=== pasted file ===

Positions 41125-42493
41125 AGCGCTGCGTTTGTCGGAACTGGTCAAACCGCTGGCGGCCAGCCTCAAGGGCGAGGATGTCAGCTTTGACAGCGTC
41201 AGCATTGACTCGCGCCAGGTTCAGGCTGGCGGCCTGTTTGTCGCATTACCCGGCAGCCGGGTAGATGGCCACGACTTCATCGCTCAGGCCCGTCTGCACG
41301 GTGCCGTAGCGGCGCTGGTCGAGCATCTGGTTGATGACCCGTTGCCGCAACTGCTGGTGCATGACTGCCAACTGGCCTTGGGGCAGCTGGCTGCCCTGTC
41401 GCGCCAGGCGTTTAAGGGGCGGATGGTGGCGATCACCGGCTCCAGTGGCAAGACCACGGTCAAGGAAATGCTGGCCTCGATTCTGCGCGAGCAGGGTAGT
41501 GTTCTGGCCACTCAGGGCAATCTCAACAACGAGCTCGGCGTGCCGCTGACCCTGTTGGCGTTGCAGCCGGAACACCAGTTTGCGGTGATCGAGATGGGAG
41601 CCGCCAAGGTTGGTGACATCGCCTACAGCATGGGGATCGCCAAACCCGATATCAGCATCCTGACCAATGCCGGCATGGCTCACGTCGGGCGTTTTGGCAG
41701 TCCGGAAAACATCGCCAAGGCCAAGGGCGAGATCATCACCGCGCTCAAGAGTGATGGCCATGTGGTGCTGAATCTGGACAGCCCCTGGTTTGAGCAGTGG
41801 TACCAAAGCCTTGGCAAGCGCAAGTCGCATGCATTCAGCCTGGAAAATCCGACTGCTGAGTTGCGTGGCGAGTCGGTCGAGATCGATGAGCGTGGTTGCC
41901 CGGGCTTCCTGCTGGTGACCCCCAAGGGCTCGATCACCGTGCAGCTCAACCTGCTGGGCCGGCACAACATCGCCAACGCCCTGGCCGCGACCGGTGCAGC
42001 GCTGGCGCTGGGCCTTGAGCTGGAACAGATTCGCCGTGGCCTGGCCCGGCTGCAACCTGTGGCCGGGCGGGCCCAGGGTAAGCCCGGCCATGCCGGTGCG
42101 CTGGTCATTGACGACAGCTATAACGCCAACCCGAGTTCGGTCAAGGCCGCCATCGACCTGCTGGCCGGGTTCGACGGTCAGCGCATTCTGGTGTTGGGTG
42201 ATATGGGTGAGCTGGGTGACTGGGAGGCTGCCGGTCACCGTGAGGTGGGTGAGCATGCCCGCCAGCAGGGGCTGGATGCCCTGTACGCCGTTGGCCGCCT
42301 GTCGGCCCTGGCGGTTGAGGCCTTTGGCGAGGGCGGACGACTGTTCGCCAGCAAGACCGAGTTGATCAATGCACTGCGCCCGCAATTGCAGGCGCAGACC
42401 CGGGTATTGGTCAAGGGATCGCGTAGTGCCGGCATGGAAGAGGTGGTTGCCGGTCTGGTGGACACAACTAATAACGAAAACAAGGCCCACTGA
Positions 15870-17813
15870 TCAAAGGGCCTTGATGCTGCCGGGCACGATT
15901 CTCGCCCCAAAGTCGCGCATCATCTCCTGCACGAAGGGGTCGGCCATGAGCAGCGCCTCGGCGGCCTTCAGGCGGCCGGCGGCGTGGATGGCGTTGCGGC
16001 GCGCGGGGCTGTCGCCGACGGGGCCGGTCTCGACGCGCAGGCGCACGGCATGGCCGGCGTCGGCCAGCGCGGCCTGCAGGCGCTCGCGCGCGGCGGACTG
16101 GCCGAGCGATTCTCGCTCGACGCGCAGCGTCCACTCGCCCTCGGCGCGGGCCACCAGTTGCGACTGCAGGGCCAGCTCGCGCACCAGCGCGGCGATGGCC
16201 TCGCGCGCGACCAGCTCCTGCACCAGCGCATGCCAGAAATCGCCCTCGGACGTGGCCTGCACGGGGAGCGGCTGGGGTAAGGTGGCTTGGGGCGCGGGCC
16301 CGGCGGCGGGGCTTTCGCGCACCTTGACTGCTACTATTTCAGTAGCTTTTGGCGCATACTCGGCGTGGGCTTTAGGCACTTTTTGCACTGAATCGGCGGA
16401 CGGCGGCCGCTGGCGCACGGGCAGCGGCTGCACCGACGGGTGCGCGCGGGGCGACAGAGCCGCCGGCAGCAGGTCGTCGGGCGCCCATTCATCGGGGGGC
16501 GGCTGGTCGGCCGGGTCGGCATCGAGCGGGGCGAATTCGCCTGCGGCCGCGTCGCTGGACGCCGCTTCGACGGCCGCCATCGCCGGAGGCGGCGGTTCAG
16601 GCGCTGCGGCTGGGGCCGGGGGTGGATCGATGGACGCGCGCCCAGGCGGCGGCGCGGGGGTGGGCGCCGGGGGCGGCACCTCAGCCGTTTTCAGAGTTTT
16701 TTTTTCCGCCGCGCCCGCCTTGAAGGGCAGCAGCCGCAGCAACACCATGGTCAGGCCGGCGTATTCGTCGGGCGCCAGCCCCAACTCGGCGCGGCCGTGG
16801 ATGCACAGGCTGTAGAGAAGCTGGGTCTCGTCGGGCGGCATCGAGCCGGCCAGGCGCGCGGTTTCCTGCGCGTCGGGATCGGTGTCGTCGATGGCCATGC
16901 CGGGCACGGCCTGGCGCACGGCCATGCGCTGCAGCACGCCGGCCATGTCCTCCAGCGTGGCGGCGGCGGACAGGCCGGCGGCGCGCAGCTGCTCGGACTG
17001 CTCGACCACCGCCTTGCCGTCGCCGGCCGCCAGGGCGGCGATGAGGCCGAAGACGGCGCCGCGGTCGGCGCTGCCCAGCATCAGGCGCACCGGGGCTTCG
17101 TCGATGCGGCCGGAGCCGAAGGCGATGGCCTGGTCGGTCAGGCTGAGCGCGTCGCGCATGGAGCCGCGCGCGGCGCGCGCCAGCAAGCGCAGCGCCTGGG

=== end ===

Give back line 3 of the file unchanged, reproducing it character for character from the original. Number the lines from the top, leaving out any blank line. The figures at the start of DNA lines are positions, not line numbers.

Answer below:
41201 AGCATTGACTCGCGCCAGGTTCAGGCTGGCGGCCTGTTTGTCGCATTACCCGGCAGCCGGGTAGATGGCCACGACTTCATCGCTCAGGCCCGTCTGCACG